Not sure where to post this, but I just wanted to thank New Orleans (and chowhound recommendations) for a great food journey in the city. Despite only being in town for three days, myself and my partner are pretty proud of what we managed to hit - I hope it might help visitors like me, and convince them that yes, they CAN eat (almost) everything they want in only three and a half days!
Tuesday - Prix Fixe lunch at August - outstanding. Actually, the amuse bouche might have been my favourite, but then it was a custard with both truffles and caviar, so it probably blew my rube palate. I had the beat and ricotta salad for a starter, the brandade de morue for a main, and the pannacotta for the desert (the panna cotta itself was sublime, the strawberry sauce that accompanied it a tad sweet).
That evening, we weren't too hungry, and had just coffee and beignets at Cafe du Monde. Both outstanding and cheap, but the place is dingy and people-watching is limited to tourists and carriages. Get your things to go and watch the river instead.
Wednesday: our B&B was in the faubourg Marigny, and we started with breakfast at Cake Bakery (http://www.nolacakes.com/), sharing a plate of eggs, boudin, grits, and biscuit. We also had their homemade bagels there for breakfast the next morning, which were quite nice. Ask for the homemade jam!
Lunch was main courses at Bayona (www.bayona.com) - very reasonably priced, wonderful food. Disappointed that we couldn't sit in the courtyard owing to the threat of rain. My partner had the mixed grill ($15), I had the duck "PB&J" sandwich ($12), both excellent, though my sandwich became a little too much by the end.
Thursday: Breakfast at Cake Bakery again, great start to the morning. Lunch was a muffelatta sandwich from Central Grocery - the line took about 15 minutes, but who would have thought a simple sandwich could (a) live up to such hype, and (b) give such joy? Get the full thing and share it on the riverbank.
Dinner was at Boucherie (www.boucherie-nola.com) - they were extremely accommodating to us as walk-ins (we got there right when it opened, as we had called ahead and knew they were full), and we got to eat on the porch - which was perfect as the day was not too warm. I was introduced to the Sazerac, which was outstanding (though it was my first!), and we had their appetizer specials (a flaming concoction of cheese and seasonal vegetables for one, a tuna tartare for the other), entrees were the pulled pork cake (a tad dry, though considerably moistened with their housemade spicy vinegar) and applewood smoked scallops (perfectly cooked, and divine with the pickled vegetables that accompanied them), followed by the bacon brownie and Krispy Kreme bread pudding. I couldn't have been happier with this dinner, and for all the tourists, the St.Charles streetcar will take you right from the French Quarter to its front door, making for an enjoyable (if long!) trip.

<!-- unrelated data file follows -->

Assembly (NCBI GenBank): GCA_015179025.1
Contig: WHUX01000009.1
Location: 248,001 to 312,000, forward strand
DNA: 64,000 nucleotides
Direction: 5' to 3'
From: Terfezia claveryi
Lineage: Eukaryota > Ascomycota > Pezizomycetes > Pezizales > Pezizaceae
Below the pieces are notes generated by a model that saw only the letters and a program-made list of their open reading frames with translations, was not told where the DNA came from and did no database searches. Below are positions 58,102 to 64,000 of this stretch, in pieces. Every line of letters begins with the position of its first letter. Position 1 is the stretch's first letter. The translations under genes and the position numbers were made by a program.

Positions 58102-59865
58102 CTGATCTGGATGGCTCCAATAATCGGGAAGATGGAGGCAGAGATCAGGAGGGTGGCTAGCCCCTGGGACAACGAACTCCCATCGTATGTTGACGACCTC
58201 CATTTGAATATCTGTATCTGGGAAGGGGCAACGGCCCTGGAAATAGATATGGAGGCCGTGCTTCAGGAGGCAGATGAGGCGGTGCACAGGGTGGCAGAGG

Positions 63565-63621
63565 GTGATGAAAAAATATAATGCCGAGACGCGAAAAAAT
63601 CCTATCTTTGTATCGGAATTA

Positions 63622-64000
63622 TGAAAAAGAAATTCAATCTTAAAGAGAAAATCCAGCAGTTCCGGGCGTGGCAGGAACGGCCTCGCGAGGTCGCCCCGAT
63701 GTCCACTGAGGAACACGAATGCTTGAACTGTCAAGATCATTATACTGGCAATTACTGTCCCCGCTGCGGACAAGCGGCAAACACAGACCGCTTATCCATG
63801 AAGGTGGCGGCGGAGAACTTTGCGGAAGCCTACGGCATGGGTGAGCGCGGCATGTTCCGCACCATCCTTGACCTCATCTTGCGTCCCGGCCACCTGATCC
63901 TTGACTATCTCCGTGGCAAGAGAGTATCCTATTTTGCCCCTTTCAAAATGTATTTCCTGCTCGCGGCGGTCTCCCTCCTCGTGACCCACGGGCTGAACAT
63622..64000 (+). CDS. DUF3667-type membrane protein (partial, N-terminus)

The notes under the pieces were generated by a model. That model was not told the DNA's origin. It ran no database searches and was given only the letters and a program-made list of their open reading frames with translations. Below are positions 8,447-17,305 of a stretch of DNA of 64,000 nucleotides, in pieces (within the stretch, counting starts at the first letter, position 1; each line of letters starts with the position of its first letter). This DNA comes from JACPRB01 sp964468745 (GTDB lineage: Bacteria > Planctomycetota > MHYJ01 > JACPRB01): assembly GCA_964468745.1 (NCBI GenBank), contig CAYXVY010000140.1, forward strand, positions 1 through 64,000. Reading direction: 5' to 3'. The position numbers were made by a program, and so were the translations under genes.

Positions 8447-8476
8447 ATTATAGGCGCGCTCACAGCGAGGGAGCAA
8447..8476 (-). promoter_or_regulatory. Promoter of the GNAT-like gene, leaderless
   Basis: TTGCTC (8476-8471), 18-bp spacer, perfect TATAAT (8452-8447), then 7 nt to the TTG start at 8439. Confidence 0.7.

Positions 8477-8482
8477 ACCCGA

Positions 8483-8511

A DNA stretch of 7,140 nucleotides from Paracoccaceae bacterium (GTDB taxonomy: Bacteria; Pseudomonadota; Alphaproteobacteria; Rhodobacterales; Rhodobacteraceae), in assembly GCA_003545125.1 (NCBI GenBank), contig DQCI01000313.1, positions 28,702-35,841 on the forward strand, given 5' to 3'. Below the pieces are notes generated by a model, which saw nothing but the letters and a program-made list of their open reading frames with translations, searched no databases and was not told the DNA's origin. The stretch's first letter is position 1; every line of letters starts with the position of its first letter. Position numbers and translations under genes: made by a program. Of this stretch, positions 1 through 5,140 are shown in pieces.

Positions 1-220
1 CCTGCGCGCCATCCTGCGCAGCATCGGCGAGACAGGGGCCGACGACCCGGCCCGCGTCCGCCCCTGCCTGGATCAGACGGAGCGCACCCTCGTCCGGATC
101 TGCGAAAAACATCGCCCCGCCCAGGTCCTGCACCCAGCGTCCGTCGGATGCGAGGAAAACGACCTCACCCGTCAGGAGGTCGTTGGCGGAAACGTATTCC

Friday: Breakfast at Elizabeth's in Bywater (www.elizabeths-restaurant.com), where I was introduced to fried chicken livers and pepper jelly (delicious but HUGE - you may want to share this breakfast order), fluffy biscuits, and praline bacon (amazingly, not as filling as the chicken livers, and super tasty - it was fun to compare it to the bacon brownie). This is a cute place that was worth it for us, since we were in the Marigny already. If coming here is the only way you get to leave the French Quarter and see Marigny/Bywater, definitely do it.
If you can believe it, we then forced ourselves to eat another huge meal, since we were leaving that evening, and had lunch at Cochon (http://www.cochonrestaurant.com). No reservations again, but seated immediately, with wonderful service - this time we were three, and enjoyed cocktails (Boucherie's were better!), as well as Boudin balls (one of the best things we ate on the trip), crawfish pie (which I would not order again - the pastry was too heavy), and alligator (served with mint, which was super enjoyable) for starters, followed by ribs with watermelon pickle, catfish courtbouillon (very tasty, but a bit muddled), pork loin with peas and herbs (delicious and light tasting), and chicken and deviled egg gumbo (the egg really added a creaminess that was extremely pleasant). As you might imagine, we had no room for dessert. Thankfully, there was a long (and rushed) walk to the Marigny before heading to the airport.
So, I hope this helps other visitors navigate and eat their way through New Orleans. Boucherie is a must, as is August. Cochon was good but not outstanding (though I suspect we were simply burned out by that point), Elizabeth's is a lovely way to see more of the city, and please don't skip the muffaletta at Central Grocery.
930 Tchoupitoulas St., New Orleans, LA 70130
430 Dauphine St, New Orleans, LA 70112
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